Changqian Guan, Ph.D., Professor, Maritime Logistics, US Merchant Marine Academy
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Changqian Guan, Ph.D., Professor, Maritime Logistics, US Merchant Marine Academy

After the COVID-19 pandemic, new challenges emerged such as rising geopolitical tension, global conflicts, a shift of the global supply chain, climate change, decarbonization and the expansion of AI, just to name a few. All have direct impacts on global trade, the supply chain and shipping. 

Because of the significant supply chain disruptions during the pandemic, a strategy of “China plus one” has been adopted by many. This shift was marked by the significant decline of Chinese exports to the US in the first half of 2023 and losing the title of top spot for the first time in 15 years. Mexico and Canada took the two top spots, respectively, amid decoupling between the world’s two biggest economies. In addition, US imports from the Association of Southeast Asian Nations reached the highest figure for the same period, doubling the region’s share of US imports over the past decade. Furthermore, Apple and other prominent OEMs are shifting some of their manufacturing capacities from China to Vietnam and India. This trend is likely to continue.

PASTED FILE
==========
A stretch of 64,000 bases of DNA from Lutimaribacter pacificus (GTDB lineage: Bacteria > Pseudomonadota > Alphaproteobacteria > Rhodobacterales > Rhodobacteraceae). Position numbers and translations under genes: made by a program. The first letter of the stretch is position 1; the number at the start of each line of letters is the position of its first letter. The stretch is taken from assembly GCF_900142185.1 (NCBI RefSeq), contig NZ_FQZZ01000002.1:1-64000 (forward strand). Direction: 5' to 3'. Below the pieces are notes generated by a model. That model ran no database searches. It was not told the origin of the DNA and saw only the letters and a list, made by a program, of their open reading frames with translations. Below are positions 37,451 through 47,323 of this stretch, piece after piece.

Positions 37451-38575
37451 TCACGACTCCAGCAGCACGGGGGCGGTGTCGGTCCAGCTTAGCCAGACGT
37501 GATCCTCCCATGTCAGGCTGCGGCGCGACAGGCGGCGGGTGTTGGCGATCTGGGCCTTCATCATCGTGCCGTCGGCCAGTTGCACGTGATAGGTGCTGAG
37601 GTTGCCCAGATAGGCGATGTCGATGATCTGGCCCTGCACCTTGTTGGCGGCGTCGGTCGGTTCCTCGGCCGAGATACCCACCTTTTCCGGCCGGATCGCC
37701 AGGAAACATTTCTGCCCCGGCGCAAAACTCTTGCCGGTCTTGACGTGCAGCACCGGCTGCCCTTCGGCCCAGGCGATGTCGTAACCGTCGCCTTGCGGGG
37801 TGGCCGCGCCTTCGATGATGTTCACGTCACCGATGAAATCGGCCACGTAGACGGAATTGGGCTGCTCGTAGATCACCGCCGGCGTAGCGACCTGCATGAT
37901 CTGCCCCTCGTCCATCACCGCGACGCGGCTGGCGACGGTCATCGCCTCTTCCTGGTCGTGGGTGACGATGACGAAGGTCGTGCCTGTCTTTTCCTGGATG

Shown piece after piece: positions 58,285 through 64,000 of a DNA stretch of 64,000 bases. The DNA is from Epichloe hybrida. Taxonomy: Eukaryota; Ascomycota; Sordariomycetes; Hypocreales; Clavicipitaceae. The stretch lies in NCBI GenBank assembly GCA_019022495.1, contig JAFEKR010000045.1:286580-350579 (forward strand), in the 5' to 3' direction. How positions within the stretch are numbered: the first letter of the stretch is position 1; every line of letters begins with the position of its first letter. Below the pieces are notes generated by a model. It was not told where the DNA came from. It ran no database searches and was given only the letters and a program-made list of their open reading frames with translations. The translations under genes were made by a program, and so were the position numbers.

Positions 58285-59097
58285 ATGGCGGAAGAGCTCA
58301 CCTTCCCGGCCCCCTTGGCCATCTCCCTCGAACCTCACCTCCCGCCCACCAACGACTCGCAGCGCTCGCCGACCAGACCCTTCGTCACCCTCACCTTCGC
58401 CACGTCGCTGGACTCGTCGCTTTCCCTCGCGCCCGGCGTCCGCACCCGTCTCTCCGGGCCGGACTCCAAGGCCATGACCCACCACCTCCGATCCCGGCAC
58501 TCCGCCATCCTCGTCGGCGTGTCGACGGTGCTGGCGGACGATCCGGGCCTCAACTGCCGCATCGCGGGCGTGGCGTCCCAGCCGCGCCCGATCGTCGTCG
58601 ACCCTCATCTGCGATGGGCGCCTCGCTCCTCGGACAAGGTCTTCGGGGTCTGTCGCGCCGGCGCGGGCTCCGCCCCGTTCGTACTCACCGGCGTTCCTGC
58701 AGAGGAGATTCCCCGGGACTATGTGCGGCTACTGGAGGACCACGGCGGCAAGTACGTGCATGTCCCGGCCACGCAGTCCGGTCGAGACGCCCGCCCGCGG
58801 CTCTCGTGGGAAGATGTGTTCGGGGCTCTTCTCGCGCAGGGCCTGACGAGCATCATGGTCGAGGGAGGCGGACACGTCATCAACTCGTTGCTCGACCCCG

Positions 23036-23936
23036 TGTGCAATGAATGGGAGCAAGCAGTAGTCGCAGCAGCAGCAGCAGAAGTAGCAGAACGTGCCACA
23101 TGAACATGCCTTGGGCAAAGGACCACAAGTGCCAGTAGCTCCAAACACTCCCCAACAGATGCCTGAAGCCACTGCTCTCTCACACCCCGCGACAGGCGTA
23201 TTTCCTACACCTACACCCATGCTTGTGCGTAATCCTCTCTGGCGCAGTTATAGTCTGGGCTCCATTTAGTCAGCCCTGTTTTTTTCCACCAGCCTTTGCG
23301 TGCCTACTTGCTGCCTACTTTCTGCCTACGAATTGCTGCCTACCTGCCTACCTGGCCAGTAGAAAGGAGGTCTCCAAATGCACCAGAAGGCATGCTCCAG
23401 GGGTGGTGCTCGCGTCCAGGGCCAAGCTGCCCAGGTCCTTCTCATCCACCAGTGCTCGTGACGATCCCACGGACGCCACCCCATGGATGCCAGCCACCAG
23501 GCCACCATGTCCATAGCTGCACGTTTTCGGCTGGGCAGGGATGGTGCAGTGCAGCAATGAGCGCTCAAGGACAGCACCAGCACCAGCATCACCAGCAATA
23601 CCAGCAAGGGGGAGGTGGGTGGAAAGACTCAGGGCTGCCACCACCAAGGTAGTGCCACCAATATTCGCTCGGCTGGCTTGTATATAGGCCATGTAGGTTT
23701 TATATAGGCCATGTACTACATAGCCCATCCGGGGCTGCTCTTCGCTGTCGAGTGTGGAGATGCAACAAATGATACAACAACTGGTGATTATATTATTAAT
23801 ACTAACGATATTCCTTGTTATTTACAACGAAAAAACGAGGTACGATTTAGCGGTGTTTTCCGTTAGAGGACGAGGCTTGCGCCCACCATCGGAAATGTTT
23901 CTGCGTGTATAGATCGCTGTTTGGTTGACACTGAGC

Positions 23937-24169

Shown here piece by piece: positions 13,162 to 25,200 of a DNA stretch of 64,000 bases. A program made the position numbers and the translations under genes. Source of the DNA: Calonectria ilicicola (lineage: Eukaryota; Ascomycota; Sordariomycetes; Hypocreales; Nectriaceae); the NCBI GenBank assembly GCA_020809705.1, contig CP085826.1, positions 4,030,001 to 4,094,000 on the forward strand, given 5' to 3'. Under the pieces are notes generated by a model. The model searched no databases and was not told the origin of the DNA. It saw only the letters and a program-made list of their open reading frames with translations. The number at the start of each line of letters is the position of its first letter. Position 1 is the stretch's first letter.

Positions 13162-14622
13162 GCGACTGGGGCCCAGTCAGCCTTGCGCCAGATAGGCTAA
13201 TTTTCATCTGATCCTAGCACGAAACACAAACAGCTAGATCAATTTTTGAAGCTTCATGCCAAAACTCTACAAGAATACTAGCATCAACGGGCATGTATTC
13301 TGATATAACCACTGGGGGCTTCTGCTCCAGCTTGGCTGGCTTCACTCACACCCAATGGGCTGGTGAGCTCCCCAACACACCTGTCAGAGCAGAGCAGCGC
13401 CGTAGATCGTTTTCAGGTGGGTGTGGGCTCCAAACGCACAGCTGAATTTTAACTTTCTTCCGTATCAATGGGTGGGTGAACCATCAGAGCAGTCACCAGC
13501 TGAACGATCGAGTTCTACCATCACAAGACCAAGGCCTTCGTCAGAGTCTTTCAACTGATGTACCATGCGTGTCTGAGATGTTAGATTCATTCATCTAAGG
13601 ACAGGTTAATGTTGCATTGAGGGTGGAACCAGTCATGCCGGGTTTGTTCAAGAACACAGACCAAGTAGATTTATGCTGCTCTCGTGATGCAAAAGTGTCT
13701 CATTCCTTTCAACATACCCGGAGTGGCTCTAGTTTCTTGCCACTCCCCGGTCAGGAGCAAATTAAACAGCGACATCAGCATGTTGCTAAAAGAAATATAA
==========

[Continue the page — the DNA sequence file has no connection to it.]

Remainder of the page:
Will the above developments cause a modal shift in the US? By how much and how to respond? Container carriers, intermodal carriers, ports, intermediaries, shippers and logistics service providers face multi-dimensional challenges. Strategically, they need to carefully assess the magnitude of the changes in the global supply chain and trade patterns and have risk mitigation plans to deal with potential disruptions. Tactically, they should optimize capacity deployment and adjust potential realignment of alliances while identifying feasible paths to decarbonization. 

Given the experience of pandemic, each stakeholder plays an indispensable role in maintaining normal functioning; they need to collaborate and share information via AI technology. This way the efficiency and resilience of the supply chain can be improved and enhanced.

Disclaimer: The views expressed in this commentary are the author’s own, not representative of USMMA and Maritime Administration.